With regard to the constituent DEA also a low acute dermal toxicity is reported (cp. OECD SIDS 2007).

In conclusion, with the low toxicity revealed for the substance after acute oral and inhalation exposure and the low acute dermal toxicity for two of the substance's constituents it is not expected that testing on acute dermal toxicity would reveal adverse systemic effects. Local effects that may occur are already assessed by the respective skin irritation/corrosion data. Thus, based on the weight of evidence a conclusion can be drawn that for acute dermal toxicity no hazard is expected. This is in line with recent publications [1][2], in which the benefit of performing acute dermal toxicity studies is in general questioned, in particular if there are no indications for a substance to be hazardous via the oral route. The European Competent Authorities for REACH and CLP (Caracal) have already acknowledged that. From publicly available information it can be derived that the committee agreed on proposals to amend REACH Annex VIII (8.5.3) as such that substances with no acute oral toxicity up to 2000 mg/kg would not require acute dermal toxicity data.[3][4]

[1] Moore, Regulatory Toxicology and Pharmacology, 2013, 66, 30-37

[2] Creton, St. et al, Critical reviews in Toxicology, 2010, Vol. 40 No.1, pages 50-83

[3] http://www.piscltd.org.uk/wp-content/uploads/2014/09/20140714-110033_CA_61_2014-Acute-toxicity-testing-proposal.pdf

[4] https://chemicalwatch.com/20557/caracal-agrees-need-to-drop-acute-dermal-toxicity-tests



Justification for selection of acute toxicity – oral endpoint
Only one study available

Justification for selection of acute toxicity – inhalation endpoint
Only one study available

Justification for classification or non-classification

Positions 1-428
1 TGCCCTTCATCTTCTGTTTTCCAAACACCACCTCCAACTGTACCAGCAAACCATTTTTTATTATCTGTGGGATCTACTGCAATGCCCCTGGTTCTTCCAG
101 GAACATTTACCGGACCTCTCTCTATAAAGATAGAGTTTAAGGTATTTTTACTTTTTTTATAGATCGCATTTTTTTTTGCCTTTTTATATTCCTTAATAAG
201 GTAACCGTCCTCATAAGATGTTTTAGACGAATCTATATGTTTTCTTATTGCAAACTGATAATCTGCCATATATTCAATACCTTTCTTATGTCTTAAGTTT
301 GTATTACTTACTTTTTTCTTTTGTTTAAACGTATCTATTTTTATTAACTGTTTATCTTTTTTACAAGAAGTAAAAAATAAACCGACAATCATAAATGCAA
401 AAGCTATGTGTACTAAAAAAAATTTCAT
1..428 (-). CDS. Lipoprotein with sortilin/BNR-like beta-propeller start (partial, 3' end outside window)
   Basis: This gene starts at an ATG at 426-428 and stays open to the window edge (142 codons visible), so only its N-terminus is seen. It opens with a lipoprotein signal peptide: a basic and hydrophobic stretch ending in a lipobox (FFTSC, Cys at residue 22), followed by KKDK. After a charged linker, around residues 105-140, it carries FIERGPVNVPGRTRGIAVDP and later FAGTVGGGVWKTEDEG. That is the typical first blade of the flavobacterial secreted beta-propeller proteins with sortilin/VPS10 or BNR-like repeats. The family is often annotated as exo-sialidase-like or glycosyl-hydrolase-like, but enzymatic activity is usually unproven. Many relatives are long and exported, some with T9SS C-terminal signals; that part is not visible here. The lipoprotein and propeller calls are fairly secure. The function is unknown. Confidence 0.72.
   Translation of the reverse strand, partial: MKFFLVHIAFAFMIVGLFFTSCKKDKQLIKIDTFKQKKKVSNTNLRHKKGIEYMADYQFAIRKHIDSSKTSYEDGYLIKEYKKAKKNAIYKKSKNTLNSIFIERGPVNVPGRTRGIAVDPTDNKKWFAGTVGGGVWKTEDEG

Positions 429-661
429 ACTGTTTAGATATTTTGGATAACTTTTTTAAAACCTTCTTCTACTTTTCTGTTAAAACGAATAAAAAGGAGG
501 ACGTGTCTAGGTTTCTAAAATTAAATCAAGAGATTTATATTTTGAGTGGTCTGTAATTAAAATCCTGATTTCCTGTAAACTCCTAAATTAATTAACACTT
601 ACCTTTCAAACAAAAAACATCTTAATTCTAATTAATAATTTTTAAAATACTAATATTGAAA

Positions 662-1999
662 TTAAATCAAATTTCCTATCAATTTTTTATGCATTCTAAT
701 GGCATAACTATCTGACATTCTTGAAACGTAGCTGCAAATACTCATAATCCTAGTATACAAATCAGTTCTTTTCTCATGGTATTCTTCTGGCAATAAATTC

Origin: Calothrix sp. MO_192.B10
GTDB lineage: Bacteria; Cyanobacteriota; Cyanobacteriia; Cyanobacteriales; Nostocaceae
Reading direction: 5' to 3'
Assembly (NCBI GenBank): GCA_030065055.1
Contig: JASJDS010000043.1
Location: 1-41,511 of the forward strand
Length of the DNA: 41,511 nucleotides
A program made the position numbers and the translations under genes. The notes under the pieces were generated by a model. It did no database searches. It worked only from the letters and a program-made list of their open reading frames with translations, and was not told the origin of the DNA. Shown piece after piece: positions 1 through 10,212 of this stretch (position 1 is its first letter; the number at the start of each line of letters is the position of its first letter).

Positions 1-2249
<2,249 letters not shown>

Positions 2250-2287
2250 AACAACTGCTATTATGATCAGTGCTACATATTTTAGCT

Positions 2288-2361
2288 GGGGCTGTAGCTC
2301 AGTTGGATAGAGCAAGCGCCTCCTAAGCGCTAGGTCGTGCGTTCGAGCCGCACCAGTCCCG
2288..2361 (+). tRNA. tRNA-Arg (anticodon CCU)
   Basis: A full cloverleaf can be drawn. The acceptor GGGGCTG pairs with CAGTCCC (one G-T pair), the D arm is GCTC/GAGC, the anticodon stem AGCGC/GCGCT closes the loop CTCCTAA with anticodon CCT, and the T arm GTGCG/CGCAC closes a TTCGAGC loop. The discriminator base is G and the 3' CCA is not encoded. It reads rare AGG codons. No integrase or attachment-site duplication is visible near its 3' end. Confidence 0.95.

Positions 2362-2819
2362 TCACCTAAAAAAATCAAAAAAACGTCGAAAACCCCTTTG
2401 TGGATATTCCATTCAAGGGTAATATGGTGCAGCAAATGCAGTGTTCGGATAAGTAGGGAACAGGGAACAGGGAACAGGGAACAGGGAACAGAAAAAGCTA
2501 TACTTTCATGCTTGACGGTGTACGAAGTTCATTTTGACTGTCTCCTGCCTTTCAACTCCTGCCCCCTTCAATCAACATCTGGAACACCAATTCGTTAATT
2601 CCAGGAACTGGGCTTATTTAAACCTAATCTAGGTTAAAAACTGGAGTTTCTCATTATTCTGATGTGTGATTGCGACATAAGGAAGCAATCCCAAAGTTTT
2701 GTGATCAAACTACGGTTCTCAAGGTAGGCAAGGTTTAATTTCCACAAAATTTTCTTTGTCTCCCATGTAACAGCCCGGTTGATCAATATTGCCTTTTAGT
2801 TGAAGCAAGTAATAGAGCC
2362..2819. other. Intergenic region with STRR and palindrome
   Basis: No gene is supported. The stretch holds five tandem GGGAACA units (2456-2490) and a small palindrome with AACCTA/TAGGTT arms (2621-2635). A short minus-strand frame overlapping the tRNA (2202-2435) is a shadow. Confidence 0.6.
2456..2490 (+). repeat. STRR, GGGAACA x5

According to Regulation (EC) No 1272/2008, Annex I, no classification is warranted for acute oral toxicity.

With the low toxicity revealed for the substance after acute oral and inhalation exposure and the low acute dermal toxicity for two of the substance's components (BPA and DEA) it can be concluded that data on acute dermal toxicity would not lead to a hazard classification for the substance. Therefore, the available data are considered conclusive for non-classification.

Furthermore, no classification is warranted for acute inhalation toxicity. Although the maximum concentration tested (4263 mg/m³) is below the limit for non-classification according to Regulation (EC) No 1272/2008, Annex I, which is 5000 mg/m³, a classification as Cat. 4 for acute inhalation toxicity is not appropriate due to the following reasons: 1) The maximum concentration tested is the maximal technical attainable concentration that can be achieved for the substance; exposure to a higher concentration than 4263 mg/m³ are not expected to occur. 2) One out of ten animals (5 males, 5 females) died at the concentration of 4263 mg/m³ with mortality pattern typical of a lung edema. Clinical signs in the study (e.g. dyspnoea, serous nasal discharge, red encrusted nose/muzzle, signs of reduced general condition) could be related to respiratory tract irritancy and were proven to be reversible for the surviving animals at the end of the 14 -days observation period. It is not expected that an approx. 17 % higher concentration would lead to a 50 % mortality rate, therefore a classification would not be warranted. 3) Based on the classification of one component that is contained at about 15 % in the substance and in accordance to the signs of respiratory irritation observed in the acute inhalation toxicity study a classification as STOT SE3 is proposed. This classification addresses the toxicological mode of action more adequately than a classification for acute inhalation toxicity.